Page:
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Things You Should Know about Skydiving as a First Timer

In life, there’s plenty of stuff people include in their bucket list: visiting an exotic location, swimming with sharks, and of course, skydiving. This outdoor activity is considered to be one for those adrenaline junkies, and while it can be one of the most fun adventures of your life, there are many considerations to take before you go through with it.  These are the things you should know about skydiving as a first timer:

1. Is it Safe?

Sure, skydiving is a thrilling outdoor activity that most people wouldn’t dare to do because it seems like a dangerous hobby. But the truth is, skydiving only has a death rate of .0007%. Compared to the chances of dying in a car accident (0.0167%), it’s pretty safe to say you’ll be just fine. When people say it’s a scary activity that doesn’t mean it’s unsafe, just be aware that it includes VERY high altitudes and, well, a free fall.

The equipment used to strap you to your instructor or to your security equipment is tested many times. Every instructor and skydiver has two sets of parachutes on their back — the main one and a backup one used for emergencies. In fact, 99% of all skydiving accidents happen due to human error instead of equipment failure. You’re at higher risk of getting hurt while riding the aircraft than while falling back to the ground!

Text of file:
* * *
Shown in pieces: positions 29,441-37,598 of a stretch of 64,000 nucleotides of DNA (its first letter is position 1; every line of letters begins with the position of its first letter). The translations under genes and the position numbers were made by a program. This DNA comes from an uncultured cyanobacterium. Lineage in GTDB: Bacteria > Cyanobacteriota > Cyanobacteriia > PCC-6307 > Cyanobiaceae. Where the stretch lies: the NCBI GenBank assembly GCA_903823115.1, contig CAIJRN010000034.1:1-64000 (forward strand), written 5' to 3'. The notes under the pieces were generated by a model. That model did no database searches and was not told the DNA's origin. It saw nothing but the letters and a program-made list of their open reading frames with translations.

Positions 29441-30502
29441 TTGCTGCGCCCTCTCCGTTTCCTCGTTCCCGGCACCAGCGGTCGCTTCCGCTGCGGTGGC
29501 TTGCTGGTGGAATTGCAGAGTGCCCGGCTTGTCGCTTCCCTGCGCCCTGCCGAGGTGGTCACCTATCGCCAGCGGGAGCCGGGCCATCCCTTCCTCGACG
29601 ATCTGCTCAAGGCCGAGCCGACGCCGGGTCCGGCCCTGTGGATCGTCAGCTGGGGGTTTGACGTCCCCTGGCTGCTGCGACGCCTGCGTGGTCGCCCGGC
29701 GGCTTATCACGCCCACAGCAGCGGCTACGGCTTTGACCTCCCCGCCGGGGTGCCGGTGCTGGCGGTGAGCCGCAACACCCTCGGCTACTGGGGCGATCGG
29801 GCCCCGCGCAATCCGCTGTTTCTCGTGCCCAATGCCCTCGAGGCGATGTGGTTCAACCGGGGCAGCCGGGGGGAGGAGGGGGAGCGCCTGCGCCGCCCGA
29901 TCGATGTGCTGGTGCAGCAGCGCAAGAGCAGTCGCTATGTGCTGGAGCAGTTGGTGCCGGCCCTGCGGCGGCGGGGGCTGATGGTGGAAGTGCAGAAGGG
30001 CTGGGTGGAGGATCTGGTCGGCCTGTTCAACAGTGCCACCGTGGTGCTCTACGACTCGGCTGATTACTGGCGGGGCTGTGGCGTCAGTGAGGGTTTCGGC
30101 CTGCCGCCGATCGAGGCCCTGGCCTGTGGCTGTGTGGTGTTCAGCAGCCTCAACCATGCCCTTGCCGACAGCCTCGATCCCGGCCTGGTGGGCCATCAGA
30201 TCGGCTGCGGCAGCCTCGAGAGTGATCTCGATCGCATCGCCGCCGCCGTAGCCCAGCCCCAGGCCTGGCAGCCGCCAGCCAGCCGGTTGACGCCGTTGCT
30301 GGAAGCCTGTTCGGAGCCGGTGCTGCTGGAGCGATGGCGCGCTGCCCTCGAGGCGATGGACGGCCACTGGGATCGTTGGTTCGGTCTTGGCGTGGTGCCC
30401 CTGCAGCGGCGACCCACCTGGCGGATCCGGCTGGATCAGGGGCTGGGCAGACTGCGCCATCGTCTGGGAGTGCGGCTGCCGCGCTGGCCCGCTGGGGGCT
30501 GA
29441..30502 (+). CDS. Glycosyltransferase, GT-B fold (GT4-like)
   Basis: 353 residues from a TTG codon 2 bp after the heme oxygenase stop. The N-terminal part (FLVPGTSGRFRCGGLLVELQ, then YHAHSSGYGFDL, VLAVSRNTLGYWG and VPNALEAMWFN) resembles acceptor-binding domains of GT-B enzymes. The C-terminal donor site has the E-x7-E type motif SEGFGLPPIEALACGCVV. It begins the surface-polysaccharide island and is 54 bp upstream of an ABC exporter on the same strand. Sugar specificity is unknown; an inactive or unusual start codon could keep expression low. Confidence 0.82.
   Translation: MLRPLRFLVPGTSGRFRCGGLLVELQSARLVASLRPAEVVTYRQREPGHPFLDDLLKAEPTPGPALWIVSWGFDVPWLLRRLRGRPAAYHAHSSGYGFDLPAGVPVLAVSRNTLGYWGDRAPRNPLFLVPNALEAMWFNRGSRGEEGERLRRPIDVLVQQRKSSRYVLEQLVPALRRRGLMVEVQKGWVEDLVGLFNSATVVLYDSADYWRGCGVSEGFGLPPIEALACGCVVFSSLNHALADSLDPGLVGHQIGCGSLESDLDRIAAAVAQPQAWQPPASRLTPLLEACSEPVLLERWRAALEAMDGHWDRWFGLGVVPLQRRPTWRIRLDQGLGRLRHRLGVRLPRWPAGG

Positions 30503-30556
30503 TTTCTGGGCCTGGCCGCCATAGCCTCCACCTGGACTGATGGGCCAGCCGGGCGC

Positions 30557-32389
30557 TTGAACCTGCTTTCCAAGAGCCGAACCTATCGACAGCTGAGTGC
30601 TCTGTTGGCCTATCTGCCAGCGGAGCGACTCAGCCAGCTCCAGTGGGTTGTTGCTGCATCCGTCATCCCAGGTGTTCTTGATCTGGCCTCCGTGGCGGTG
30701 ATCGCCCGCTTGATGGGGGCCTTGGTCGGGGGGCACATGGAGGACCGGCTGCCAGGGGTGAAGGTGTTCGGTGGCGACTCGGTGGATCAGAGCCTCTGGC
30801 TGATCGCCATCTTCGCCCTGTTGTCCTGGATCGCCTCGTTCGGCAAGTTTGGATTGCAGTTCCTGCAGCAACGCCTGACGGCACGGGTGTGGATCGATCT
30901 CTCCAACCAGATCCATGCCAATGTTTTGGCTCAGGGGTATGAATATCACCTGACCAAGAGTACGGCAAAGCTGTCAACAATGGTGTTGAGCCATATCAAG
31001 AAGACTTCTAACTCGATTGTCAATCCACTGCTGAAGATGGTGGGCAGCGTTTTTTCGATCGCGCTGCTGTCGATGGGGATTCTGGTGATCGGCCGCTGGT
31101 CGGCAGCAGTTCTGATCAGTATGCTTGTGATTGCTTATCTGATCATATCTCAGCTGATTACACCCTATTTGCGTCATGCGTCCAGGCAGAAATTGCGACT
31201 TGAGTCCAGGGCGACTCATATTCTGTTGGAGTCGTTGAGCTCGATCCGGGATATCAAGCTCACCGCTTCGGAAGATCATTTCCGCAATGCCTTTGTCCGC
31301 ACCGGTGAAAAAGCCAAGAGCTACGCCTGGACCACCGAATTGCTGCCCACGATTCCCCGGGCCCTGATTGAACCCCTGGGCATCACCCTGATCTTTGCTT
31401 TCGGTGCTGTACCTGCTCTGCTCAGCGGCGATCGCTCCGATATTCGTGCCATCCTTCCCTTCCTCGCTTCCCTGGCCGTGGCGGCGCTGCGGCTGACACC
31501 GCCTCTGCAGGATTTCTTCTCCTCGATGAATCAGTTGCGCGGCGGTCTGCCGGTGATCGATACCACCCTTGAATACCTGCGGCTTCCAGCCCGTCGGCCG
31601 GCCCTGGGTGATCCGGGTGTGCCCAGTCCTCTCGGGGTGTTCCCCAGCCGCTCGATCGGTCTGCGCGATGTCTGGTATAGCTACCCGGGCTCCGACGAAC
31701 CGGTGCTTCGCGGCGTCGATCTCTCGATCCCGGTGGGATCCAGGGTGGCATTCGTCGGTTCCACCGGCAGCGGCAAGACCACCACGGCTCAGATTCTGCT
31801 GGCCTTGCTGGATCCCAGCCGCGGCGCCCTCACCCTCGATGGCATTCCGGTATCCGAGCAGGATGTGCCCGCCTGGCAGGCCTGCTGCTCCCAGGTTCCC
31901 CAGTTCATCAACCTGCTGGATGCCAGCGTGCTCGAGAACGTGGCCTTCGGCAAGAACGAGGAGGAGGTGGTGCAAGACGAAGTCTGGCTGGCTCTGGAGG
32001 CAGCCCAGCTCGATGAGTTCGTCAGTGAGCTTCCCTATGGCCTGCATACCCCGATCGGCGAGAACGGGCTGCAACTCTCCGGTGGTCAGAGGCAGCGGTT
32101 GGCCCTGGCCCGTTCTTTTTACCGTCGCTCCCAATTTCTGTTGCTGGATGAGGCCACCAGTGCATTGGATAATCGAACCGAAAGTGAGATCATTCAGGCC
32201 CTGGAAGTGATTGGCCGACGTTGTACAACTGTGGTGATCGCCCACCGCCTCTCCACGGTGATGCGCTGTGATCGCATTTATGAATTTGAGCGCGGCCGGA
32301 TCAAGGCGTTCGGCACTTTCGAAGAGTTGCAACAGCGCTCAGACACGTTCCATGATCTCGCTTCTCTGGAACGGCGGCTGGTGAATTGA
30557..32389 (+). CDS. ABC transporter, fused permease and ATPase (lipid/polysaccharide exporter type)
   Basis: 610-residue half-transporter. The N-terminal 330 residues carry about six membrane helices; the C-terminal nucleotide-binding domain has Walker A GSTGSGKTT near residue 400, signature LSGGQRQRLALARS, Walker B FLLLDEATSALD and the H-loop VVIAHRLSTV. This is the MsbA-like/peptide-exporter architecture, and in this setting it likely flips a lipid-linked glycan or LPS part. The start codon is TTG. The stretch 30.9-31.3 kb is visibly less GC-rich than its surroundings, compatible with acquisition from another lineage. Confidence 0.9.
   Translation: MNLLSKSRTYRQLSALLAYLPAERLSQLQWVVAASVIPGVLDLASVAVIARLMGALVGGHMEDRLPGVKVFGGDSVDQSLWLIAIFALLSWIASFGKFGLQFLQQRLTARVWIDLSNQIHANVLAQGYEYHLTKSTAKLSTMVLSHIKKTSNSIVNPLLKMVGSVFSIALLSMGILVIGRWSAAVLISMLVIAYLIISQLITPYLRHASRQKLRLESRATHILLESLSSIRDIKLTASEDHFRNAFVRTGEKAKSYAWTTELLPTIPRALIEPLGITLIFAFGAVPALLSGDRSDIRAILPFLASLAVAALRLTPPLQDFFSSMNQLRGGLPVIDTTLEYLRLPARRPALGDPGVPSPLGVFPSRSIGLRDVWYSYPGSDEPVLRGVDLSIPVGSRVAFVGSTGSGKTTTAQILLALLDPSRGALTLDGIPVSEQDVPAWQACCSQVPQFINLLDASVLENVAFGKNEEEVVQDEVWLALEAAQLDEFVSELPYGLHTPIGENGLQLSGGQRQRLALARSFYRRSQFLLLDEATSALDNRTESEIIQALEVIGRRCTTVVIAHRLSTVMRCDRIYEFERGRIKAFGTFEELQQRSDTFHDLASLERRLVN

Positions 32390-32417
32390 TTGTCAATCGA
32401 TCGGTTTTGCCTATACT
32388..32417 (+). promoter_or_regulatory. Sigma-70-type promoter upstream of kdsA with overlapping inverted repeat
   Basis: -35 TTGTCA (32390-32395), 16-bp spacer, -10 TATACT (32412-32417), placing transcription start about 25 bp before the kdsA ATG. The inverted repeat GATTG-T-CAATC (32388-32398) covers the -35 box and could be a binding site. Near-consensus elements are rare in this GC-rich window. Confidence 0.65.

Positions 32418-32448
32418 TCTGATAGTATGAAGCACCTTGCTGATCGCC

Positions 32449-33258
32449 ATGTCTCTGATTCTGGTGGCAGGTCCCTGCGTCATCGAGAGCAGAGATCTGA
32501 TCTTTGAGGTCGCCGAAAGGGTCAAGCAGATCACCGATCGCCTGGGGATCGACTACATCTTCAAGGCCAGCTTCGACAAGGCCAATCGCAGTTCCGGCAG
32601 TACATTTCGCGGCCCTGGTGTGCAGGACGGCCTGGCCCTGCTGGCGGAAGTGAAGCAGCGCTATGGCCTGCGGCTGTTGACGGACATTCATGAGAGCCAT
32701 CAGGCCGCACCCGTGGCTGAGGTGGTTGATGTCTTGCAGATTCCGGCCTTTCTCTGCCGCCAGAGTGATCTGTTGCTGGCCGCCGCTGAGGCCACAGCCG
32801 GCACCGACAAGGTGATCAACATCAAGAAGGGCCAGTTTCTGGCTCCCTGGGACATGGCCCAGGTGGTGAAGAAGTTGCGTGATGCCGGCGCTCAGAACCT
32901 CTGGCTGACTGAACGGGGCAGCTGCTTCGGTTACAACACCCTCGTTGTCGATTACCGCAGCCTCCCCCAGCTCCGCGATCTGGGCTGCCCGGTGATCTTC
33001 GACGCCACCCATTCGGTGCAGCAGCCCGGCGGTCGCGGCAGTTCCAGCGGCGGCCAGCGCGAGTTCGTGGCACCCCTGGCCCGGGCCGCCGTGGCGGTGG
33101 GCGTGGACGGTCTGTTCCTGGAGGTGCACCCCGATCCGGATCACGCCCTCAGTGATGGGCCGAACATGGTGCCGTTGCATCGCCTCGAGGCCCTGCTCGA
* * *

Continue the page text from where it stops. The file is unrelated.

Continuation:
2. Do You Need Lessons/Training before Skydiving?

It really depends on how you wish to do the drop. Most people just want to cross “skydiving” off of their bucket lists, and in this case, you’ll probably be fine to just “tag along” with a certified instructor. You’ll be completely and firmly attached to him/her, so you’ll only need a couple of hours to learn all about the basic landing and falling positions and some other instructions you might get while in the air. However, if you’re interested in doing your fall all by yourself it could be trickier. Although you’ll be accompanied by two instructors in their own parachutes, you’ll still need to take a day-long training in the ground, learning all about the equipment you’ll use, the freefall positions and what to do when landing’s close.